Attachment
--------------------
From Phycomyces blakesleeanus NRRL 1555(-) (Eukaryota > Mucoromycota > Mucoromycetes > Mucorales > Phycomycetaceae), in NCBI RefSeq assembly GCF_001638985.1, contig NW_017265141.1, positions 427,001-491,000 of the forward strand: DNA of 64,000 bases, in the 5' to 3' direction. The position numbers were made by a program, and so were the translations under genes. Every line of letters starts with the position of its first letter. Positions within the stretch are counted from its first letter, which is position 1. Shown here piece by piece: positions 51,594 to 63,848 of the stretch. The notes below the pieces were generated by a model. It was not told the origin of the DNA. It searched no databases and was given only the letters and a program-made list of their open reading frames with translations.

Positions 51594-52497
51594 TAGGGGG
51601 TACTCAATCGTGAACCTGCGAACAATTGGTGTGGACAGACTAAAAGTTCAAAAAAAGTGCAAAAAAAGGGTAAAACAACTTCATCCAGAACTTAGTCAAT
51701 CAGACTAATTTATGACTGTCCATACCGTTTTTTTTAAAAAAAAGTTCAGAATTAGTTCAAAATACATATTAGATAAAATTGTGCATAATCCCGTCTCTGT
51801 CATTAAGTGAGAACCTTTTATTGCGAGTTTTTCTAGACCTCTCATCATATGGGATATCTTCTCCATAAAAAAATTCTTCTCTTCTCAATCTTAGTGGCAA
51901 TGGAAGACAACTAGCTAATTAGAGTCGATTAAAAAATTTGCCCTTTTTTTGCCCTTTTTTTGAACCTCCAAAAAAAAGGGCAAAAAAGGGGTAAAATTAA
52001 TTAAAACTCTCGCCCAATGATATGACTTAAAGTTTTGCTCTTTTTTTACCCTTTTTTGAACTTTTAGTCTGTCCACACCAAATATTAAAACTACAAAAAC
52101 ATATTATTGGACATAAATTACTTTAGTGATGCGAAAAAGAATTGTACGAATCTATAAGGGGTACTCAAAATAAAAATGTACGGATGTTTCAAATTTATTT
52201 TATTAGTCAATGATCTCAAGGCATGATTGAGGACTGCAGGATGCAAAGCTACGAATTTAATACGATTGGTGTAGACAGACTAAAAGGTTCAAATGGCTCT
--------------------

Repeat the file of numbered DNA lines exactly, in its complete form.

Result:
From Phycomyces blakesleeanus NRRL 1555(-) (Eukaryota > Mucoromycota > Mucoromycetes > Mucorales > Phycomycetaceae), in NCBI RefSeq assembly GCF_001638985.1, contig NW_017265141.1, positions 427,001-491,000 of the forward strand: DNA of 64,000 bases, in the 5' to 3' direction. The position numbers were made by a program, and so were the translations under genes. Every line of letters starts with the position of its first letter. Positions within the stretch are counted from its first letter, which is position 1. Shown here piece by piece: positions 51,594 to 63,848 of the stretch. The notes below the pieces were generated by a model. It was not told the origin of the DNA. It searched no databases and was given only the letters and a program-made list of their open reading frames with translations.

Positions 51594-52497
51594 TAGGGGG
51601 TACTCAATCGTGAACCTGCGAACAATTGGTGTGGACAGACTAAAAGTTCAAAAAAAGTGCAAAAAAAGGGTAAAACAACTTCATCCAGAACTTAGTCAAT
51701 CAGACTAATTTATGACTGTCCATACCGTTTTTTTTAAAAAAAAGTTCAGAATTAGTTCAAAATACATATTAGATAAAATTGTGCATAATCCCGTCTCTGT
51801 CATTAAGTGAGAACCTTTTATTGCGAGTTTTTCTAGACCTCTCATCATATGGGATATCTTCTCCATAAAAAAATTCTTCTCTTCTCAATCTTAGTGGCAA
51901 TGGAAGACAACTAGCTAATTAGAGTCGATTAAAAAATTTGCCCTTTTTTTGCCCTTTTTTTGAACCTCCAAAAAAAAGGGCAAAAAAGGGGTAAAATTAA
52001 TTAAAACTCTCGCCCAATGATATGACTTAAAGTTTTGCTCTTTTTTTACCCTTTTTTGAACTTTTAGTCTGTCCACACCAAATATTAAAACTACAAAAAC
52101 ATATTATTGGACATAAATTACTTTAGTGATGCGAAAAAGAATTGTACGAATCTATAAGGGGTACTCAAAATAAAAATGTACGGATGTTTCAAATTTATTT
52201 TATTAGTCAATGATCTCAAGGCATGATTGAGGACTGCAGGATGCAAAGCTACGAATTTAATACGATTGGTGTAGACAGACTAAAAGGTTCAAATGGCTCT